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Vulcan Cyber, a company that develops software to help companies detect vulnerabilities in their software stack, today announced that it raised $55 million in equity funding led by Maor Investments and Ten Eleven Ventures, with participation from Dawn Capital and Wipro Ventures.
The investment comes at an uncertain time for the cybersecurity industry. Cyber VC funding on track to hit four-year low; according to Crunchbase, cybersecurity startups raised about $1.9 billion during Q3 2023, marking a 30% decrease from $2.7 billion in the year-ago period.
Co-founder and CEO Yaniv Bar-Dayan attributes Vulcan’s funding success to its growth. In the 12 months to the third quarter, the company’s revenue more than doubled, he said, while its customer base grew to over 200 companies — 60 of which are “enterprise-sized.”
“Vulcan Cyber will use funds from this round to drive continued product innovation, expand into new markets, accelerate rapid revenue growth and build on market momentum,” Bar-Dayan told TechCrunch in an email interview — noting that the new cash brings Vulcan’s total raised. to 70 million dollars.
It probably also helped Vulcan that software vulnerabilities are a growing enterprise threat. According to Statista, in 2022 internet users worldwide discovered over 25,000 new common IT security vulnerabilities and exposures, the highest reported annual number to date.
Vulcan, which Bar-Dayan founded in 2018 with Tal Morgenstern and Roy Horev, provides a set of tools to help address – and prioritize – risks around code vulnerabilities. The platform monitors security, IT and DevOps software via APIs to spot potential exploits and trigger remediation, either automatically or under the supervision of a company’s security team.
Vulcan leverages a threat intelligence network to inform its suite’s alert and detection policies, Bar-Dayan says. And it uses large language models a la OpenAI’s ChatGPT to “generate remedial intelligence” (although it’s unclear to this writer what exactly is meant by this).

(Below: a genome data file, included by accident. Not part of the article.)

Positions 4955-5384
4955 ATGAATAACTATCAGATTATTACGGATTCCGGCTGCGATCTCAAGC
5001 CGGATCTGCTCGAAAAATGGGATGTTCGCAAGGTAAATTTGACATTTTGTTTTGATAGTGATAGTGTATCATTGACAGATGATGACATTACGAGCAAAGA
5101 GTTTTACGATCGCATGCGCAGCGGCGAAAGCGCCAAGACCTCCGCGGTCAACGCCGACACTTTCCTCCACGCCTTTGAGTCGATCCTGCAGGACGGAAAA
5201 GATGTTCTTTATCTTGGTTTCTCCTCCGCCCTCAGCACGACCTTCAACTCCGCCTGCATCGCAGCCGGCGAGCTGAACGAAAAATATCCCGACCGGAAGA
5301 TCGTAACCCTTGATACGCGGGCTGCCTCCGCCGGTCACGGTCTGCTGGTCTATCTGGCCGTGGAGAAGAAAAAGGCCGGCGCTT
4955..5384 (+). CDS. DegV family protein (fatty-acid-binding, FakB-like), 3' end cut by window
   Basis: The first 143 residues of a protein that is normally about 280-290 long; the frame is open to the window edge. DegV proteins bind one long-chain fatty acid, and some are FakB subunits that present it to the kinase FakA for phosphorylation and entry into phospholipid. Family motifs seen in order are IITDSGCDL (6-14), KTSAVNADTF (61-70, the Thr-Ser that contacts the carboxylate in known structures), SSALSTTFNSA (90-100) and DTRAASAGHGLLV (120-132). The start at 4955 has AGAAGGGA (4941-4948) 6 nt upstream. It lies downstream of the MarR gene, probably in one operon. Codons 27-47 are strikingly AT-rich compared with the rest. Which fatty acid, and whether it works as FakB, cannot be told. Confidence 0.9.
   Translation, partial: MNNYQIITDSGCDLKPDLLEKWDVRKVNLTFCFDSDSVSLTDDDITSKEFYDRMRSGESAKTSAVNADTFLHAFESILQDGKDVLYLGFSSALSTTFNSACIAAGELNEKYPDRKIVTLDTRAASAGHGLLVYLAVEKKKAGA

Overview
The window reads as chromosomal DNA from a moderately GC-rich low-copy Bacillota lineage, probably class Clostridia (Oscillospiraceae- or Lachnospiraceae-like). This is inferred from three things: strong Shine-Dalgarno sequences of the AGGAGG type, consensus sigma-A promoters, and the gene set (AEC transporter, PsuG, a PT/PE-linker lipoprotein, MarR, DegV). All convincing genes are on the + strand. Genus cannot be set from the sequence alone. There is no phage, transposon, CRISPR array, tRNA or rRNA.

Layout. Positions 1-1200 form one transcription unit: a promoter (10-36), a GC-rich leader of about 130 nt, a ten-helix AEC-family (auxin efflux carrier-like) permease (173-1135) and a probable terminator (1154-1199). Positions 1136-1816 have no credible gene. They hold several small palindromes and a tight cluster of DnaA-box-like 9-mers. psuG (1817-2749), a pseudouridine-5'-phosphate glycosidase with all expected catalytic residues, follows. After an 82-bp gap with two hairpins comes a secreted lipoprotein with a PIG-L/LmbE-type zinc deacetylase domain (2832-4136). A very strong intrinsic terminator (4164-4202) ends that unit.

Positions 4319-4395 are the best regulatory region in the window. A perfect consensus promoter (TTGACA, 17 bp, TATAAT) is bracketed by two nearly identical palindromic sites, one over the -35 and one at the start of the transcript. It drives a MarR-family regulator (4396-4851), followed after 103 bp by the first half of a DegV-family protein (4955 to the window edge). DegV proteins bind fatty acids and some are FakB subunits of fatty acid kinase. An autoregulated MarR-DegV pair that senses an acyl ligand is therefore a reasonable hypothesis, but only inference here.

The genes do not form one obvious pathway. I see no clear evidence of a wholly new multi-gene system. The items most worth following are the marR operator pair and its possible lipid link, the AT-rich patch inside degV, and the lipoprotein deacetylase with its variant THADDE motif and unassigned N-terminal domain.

“Vulcan [models] attack paths from code to cloud to traditional network infrastructure [and] prioritizes vulnerability remediation for assets based on attack exposure [and more,] and then correlating connections between the software to be fixed,” Bar-Dayan said. “The platform democratizes cyber risk mitigation with automated task assignment, asset ownership management and risk exception workflows.”
Now, a growing number of startups offer tools to scan codebases, tools, and software packages for security holes, including SonarSource (which recently raised a whopping $412 million), Socket ($20 million), and BluBracket ($12 million). So what sets Vulcan apart? Bar-Dayan points to the company’s free offering, Vulcan Free, which launched last year — and which he believes is one of the only free risk-based vulnerability management products on the market.
Of course, Vulcan is in the business of making money; Vulcan Free acts as a funnel to Vulcan’s fully managed products.
“The industry does not need more vulnerability management scanners and tools,” Bar-Dayan said. “We need holistic, actionable cyber risk management that addresses and mitigates actual business risks and helps maximize investments in data generating tools. Vulcan Cyber is on a mission to eliminate these challenges and own the cyber risk management market and change the vulnerability management market forever.”
Vulcan currently employs a team of around 90 people. Bar-Dayan would not commit to hiring plans, but said the goal is to grow the workforce “gradually” with the company.